In 1918, a barge-like vessel broke free from its tugboat and got lodged in the shallow rapids above Niagara Falls. The two men on board were rescued, but the boat remained stuck in the same spot for more than a century. Until this Halloween, when gusty winds and strong rains pushed the wreck further downriver.
The iron scow, as the vessel is known, has been eaten away by rust over the years, which may explain why it finally shifted. “It could have been the way the wind came down the river,” David Adames, CEO of Niagara Parks, which sits on the Canadian side of Niagara River, tells Christine Rankin of CBC News. “If it came down at a high enough gust, at that point in time, it might have hit the side of the rusted structure and it was enough to move it.”
But the scow did not stay free for long. It has now come to a stop around 164 feet downstream, Niagara Parks explained in a video, and appears to have flipped on its side and spun around. “It could be stuck there for days,” says Jim Hill, the parks’ senior manager of heritage, “or it could be stuck there for years.”
The severe weather conditions experienced yesterday have caused the iron scow, which has remained lodged in the powerful upper rapids above the Falls for over a century, to shift significantly from its position.— Niagara Parks (@NiagaraParks) November 1, 2019
History of the Iron Scow Rescue: https://t.co/9Pehx8dabS pic.twitter.com/AG4nfLrzXx
The scow is a unique relic of what Niagara Parks deems “[o]ne of the most dramatic rescue efforts in the history of the Niagara River.” On August 6, 1918, the scow was taking part in a dredging operation around a mile away from Horseshoe Falls, as the Canadian section of the natural landmark is known. Suddenly, the boat separated from its tug and began heading towards the falls. Two quick-thinking men on board, Gustav Lofberg and James Harris, opened the scow’s bottom dumping doors, which flooded its compartments and slowed it down. Eventually, the boat ground to a halt on a rocky area less than 2,000 feet from the edge of the falls.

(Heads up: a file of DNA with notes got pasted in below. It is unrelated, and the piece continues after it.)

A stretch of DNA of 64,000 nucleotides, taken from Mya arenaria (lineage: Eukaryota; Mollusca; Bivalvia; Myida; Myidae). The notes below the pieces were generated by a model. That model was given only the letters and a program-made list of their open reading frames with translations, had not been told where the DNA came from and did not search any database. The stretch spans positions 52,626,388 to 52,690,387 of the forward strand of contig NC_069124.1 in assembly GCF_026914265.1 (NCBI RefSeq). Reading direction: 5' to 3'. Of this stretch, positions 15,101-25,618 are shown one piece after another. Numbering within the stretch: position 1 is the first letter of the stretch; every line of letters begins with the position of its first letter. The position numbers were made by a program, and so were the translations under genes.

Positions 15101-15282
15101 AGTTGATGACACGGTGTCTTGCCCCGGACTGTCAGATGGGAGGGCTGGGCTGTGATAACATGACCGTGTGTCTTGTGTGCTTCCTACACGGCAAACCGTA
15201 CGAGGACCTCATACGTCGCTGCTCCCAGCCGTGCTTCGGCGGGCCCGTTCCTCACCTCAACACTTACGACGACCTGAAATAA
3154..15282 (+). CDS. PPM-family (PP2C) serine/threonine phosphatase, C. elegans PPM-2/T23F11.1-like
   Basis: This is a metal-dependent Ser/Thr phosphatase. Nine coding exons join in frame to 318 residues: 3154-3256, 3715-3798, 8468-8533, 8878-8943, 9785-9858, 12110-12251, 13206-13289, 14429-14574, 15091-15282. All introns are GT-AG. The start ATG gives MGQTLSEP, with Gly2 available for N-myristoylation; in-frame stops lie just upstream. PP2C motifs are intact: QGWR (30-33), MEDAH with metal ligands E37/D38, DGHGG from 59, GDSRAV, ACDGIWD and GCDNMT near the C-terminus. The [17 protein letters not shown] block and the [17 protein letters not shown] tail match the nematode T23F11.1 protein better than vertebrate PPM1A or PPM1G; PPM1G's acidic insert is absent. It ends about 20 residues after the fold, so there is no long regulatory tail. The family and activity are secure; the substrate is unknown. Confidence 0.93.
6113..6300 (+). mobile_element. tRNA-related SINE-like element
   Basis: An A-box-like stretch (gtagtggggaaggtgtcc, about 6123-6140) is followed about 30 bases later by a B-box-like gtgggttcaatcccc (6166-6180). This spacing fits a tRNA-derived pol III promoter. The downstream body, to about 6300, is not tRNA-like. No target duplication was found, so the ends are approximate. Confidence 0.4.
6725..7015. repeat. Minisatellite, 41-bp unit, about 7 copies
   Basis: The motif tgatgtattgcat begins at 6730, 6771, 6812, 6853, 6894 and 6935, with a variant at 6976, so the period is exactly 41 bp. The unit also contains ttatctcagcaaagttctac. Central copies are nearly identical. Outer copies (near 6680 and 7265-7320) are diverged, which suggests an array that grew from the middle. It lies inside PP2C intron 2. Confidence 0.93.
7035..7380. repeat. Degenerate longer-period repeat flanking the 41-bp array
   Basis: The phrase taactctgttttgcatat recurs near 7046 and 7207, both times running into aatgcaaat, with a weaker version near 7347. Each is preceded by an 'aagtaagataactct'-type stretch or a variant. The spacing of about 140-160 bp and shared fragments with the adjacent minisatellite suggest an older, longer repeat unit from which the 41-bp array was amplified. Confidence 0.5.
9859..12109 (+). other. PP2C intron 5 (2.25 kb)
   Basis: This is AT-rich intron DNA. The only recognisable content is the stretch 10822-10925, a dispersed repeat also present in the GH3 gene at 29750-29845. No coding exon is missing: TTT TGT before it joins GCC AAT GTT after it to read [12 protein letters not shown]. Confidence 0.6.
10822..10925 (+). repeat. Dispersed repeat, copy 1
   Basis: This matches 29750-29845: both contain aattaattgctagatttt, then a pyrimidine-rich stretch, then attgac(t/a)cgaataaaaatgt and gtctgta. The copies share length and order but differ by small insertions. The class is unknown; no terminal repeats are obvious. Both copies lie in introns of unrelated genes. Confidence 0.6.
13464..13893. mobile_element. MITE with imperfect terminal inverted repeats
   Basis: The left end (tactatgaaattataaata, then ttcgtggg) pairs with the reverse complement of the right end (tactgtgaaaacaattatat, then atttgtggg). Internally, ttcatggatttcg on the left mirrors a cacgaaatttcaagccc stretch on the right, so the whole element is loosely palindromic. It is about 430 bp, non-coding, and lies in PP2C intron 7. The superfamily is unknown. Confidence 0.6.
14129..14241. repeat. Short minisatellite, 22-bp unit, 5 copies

But the ordeal was far from over. Lofberg and Harris were now stranded amid the “torturous rapids,” as Niagara Parks puts it, and authorities from both the United States and Canada began implementing a plan to bring them to safety. The U.S. Coast Guard shot a lifeline from a nearby powerhouse to the scow, and a canvas sling was suspended from the ropes. By nightfall, authorities were inching the sling closer to the men—when it suddenly stopped, caught up in a tangle in the lines.
In the early hours of the morning, a brave WWI veteran named William “Red” Hill Sr. volunteered to to travel over the rapids in the sling and untangle the ropes. It took him two tries—it was too dark to see properly during the first attempt, according to Kayla Epstein of the Washington Post—but he was ultimately successful. Later that morning, Lofberg and Harris were safely brought to shore.
Niagara Parks staff are now monitoring the scow, and Adames tells Laura Stone of the Globe and Mail that officials may add cameras to a decommissioned power plant so they can keep a closer watch on it. “[W]ith the river current and more wind, it could move again and it could go to the Falls,” Adames says—and if that happens, authorities will have to be notified so they can properly protect tourists. A tumble down the Falls is also likely to spell the end of the scow’s decades-long stint in Niagara; either the boat will get stuck in rock formations below the water, or it will drift downriver, where it will have to be removed due to safety concerns.
But for now, Adames, tells Stone, it’s looking like the vessel will stay in its new location for the “foreseeable future,” lodged once again amid Niagara’s swirling waters.